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Community and Q&A

Cellulose insulation hides leaks and moisture problems

bluesolar | Posted in Green Building Techniques on

Hi all – I thought this article by Michael Chandler at Fine Homebuilding was interesting:

He explains why he doesn’t use cellulose or blue jean insulation:

On two occasions, homes I have built with cellulose insulation had plumbing leaks. The moisture was absorbed and spread by the cellulose and it took days for the homeowner to notice. By the time we located and repaired the leaks, the cellulose had wicked up the water and become saturated. While the cellulose itself hadn’t mildewed, the studs, exterior sheathing and drywall were covered with mold. We removed the sheetrock and cleaned the wood and set the cellulose aside to dry. It was remarkable how long it stayed wet.”

So it sounds like cellulose is acting like an anti-canary – it muffles a house’s critical signals re: leaks in particular. I’ve seen a lot of promotion of cellulose here on the idea that it fruitfully manages moisture in wall cavities. I’ve never seen any discussion of what happens when cellulose is exposed to serious moisture, like a pipe leak.

I think it’s also important to note that the argument for the purported subtle moisture management benefits of cellulose are premised on wood-framed houses, but there’s not much reason to use wood in a new build, which makes that argument moot. Assuming a robust house with concrete or CEB walls or steel framing, cellulose wouldn’t compromise the structural materials as it does with wood, but it would still be concealing leaks and sitting there soaking wet for long periods. You could overcome its signal loss effects with in-wall sensors, but most people won’t want to do that.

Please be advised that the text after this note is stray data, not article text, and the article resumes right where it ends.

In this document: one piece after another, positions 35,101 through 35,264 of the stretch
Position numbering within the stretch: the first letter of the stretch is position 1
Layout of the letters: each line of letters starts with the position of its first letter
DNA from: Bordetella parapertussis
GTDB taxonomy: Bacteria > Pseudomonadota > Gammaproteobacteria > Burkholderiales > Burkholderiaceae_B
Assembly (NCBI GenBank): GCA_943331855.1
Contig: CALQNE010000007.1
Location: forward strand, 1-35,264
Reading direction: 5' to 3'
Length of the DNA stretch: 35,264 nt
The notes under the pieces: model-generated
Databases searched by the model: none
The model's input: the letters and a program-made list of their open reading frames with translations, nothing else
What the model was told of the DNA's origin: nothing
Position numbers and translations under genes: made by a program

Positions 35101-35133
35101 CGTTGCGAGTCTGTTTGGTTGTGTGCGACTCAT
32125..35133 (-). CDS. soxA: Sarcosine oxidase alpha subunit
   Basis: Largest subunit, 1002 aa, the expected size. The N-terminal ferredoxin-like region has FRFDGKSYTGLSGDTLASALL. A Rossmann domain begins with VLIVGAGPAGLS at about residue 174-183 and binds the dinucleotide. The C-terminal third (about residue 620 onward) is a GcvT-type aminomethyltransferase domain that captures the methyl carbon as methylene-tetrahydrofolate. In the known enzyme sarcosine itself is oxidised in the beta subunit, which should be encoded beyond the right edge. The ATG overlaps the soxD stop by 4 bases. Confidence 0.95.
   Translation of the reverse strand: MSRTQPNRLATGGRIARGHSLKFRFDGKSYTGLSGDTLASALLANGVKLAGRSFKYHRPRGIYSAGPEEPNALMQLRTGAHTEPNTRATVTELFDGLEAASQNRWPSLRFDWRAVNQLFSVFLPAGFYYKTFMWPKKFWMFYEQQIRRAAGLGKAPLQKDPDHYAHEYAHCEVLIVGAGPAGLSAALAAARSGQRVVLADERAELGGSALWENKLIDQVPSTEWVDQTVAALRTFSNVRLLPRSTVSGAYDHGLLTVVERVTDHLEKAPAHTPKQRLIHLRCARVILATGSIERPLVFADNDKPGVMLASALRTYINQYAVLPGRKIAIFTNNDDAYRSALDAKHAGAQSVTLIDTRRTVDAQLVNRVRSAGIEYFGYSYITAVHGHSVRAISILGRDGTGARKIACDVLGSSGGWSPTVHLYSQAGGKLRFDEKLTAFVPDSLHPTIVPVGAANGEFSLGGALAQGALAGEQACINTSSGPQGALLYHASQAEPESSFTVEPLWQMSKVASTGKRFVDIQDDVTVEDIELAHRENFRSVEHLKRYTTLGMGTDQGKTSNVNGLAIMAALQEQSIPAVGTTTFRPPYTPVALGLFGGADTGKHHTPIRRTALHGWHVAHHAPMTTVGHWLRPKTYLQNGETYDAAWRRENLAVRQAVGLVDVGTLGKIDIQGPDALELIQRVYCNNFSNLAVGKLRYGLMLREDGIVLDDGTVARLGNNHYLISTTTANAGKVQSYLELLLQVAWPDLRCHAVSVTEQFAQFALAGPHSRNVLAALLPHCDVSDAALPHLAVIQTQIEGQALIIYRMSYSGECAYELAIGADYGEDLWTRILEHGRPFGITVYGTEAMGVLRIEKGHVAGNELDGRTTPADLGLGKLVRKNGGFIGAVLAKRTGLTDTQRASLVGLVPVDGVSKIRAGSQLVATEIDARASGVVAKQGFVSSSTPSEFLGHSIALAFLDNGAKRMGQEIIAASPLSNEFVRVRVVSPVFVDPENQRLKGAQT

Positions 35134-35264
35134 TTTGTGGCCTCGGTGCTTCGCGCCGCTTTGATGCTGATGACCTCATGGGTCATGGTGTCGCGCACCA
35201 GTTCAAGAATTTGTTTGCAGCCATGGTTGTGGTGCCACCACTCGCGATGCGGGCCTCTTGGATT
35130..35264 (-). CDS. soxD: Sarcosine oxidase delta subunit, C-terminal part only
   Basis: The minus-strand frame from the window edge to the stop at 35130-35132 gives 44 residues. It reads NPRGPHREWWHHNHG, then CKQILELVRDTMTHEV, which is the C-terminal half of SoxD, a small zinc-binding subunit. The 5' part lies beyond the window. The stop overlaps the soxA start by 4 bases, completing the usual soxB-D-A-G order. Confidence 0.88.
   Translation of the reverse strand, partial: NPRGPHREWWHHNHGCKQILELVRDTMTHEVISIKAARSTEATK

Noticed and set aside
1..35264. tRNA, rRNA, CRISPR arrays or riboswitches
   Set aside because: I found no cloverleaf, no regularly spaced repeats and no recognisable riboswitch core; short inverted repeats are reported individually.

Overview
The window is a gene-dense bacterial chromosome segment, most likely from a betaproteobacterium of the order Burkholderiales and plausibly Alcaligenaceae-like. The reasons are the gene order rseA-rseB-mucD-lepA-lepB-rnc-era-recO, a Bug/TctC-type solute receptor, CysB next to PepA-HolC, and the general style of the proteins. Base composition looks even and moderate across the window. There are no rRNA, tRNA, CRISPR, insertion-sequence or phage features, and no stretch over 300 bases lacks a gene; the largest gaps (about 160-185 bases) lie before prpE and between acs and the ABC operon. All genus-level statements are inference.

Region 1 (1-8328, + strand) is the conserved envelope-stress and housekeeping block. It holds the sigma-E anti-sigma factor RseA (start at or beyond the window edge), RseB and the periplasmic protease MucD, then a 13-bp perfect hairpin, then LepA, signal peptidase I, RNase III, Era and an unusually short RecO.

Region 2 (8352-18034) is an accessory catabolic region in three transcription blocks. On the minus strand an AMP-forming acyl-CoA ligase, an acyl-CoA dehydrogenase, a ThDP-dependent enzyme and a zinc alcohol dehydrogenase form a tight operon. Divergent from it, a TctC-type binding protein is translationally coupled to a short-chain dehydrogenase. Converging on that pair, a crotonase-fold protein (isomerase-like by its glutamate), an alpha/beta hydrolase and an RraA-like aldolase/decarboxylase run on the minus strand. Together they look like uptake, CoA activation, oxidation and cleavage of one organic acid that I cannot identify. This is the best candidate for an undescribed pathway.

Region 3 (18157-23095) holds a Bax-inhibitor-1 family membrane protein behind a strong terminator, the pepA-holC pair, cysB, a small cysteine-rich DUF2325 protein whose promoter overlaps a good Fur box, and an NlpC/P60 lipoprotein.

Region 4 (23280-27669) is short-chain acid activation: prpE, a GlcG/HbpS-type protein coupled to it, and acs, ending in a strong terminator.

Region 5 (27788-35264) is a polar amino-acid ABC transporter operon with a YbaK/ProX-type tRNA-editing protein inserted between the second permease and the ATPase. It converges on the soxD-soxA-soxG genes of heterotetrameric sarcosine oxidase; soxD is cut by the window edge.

I’ve been thinking about cellulose inside and something punchier outside, like solid polyurethane, polyiso, or a phenolic foam like Kooltherm. But if cellulose is going to hide major leaks, I’m now leaning towards mineral wool. (I don’t trust foams’ fire resistance, and I feel like there’s no reason to build a house that can burn down if it’s trivial to build one that can’t.)

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  1. Expert Member
    BILL WICHERS | | #1

    This is similar to the argument against spray foam in roofs because it “hides leaks”. Should we also not use ice and water shield? That hides leaks too, in a way. It’s better to build a structure with less chance of leaking to begin with. In the case of plumbing leaks (which really constitute “bulk water” and not “moisture”, they’re two different things in the building science world), it’s best practice to not put any plumbing in exterior walls, and that would include attic spaces in this case. That means the places you’d use cellulose should be free of any plumbing and thus not at any risk of getting soaked by plumbing leaks.

    Cellulose has many good properties, but it has tradeoffs like anything else. I’ve never thought the “it will hide leaks” argument is a good one though, but that’s my opinion.


  2. Expert Member
    Michael Maines | | #2

    I agree with Bill--this has always seemed like an odd argument to me. Spray foam hides leaks much more than cellulose, in my experience--by the time you know there are leaks the wood can rot, vs. just a few days for leaks to show up with cellulose. Meanwhile, with good-quality cellulose, the borate content protects anything it touches from mold growth. Interior vapor retarders also hide leaks. If you go on vacation for a week you might miss a leak.

    As we have discussed here many times, there are a lot of good reasons to build with wood and it's not all that hard to do it. If you can't figure out how to build without a lot of foam and concrete, I'm not sure what to say to the vast majority of builders who have figured out how to do so.

  3. Expert Member

    Where would the cellulose come in contact with pipes? Exterior walls should not have plumbing in them. In the rare cases where it is unavoidable, the plumbing should be in a service cavity, or isolated from the rest of the wall by a layer of foam in that one stud bay.

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